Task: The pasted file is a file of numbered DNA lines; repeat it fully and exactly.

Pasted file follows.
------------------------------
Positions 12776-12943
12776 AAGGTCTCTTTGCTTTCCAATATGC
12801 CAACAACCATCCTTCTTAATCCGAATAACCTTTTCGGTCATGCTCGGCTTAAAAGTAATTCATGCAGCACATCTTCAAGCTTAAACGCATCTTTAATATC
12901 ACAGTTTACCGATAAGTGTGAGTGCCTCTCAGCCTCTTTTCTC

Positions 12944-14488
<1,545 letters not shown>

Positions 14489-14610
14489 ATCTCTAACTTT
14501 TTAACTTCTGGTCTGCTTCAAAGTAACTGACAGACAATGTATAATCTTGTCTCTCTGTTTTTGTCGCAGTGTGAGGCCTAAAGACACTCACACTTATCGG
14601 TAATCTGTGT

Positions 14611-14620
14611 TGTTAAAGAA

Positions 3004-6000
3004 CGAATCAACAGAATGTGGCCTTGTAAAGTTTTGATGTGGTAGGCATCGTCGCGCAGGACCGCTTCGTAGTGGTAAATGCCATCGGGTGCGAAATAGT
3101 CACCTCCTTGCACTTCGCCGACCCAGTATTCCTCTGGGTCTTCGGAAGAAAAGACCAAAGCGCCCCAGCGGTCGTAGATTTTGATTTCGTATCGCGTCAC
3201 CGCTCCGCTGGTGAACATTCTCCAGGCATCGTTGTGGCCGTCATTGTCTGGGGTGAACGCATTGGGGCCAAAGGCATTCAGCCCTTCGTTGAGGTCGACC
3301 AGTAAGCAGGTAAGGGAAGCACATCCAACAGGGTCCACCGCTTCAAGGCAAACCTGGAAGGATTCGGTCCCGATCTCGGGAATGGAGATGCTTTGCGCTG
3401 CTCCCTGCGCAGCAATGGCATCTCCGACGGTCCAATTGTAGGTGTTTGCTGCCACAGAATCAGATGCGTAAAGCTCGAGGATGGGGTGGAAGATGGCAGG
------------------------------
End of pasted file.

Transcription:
Positions 12776-12943
12776 AAGGTCTCTTTGCTTTCCAATATGC
12801 CAACAACCATCCTTCTTAATCCGAATAACCTTTTCGGTCATGCTCGGCTTAAAAGTAATTCATGCAGCACATCTTCAAGCTTAAACGCATCTTTAATATC
12901 ACAGTTTACCGATAAGTGTGAGTGCCTCTCAGCCTCTTTTCTC

Positions 12944-14488
<1,545 letters not shown>

Positions 14489-14610
14489 ATCTCTAACTTT
14501 TTAACTTCTGGTCTGCTTCAAAGTAACTGACAGACAATGTATAATCTTGTCTCTCTGTTTTTGTCGCAGTGTGAGGCCTAAAGACACTCACACTTATCGG
14601 TAATCTGTGT

Positions 14611-14620
14611 TGTTAAAGAA

Positions 3004-6000
3004 CGAATCAACAGAATGTGGCCTTGTAAAGTTTTGATGTGGTAGGCATCGTCGCGCAGGACCGCTTCGTAGTGGTAAATGCCATCGGGTGCGAAATAGT
3101 CACCTCCTTGCACTTCGCCGACCCAGTATTCCTCTGGGTCTTCGGAAGAAAAGACCAAAGCGCCCCAGCGGTCGTAGATTTTGATTTCGTATCGCGTCAC
3201 CGCTCCGCTGGTGAACATTCTCCAGGCATCGTTGTGGCCGTCATTGTCTGGGGTGAACGCATTGGGGCCAAAGGCATTCAGCCCTTCGTTGAGGTCGACC
3301 AGTAAGCAGGTAAGGGAAGCACATCCAACAGGGTCCACCGCTTCAAGGCAAACCTGGAAGGATTCGGTCCCGATCTCGGGAATGGAGATGCTTTGCGCTG
3401 CTCCCTGCGCAGCAATGGCATCTCCGACGGTCCAATTGTAGGTGTTTGCTGCCACAGAATCAGATGCGTAAAGCTCGAGGATGGGGTGGAAGATGGCAGG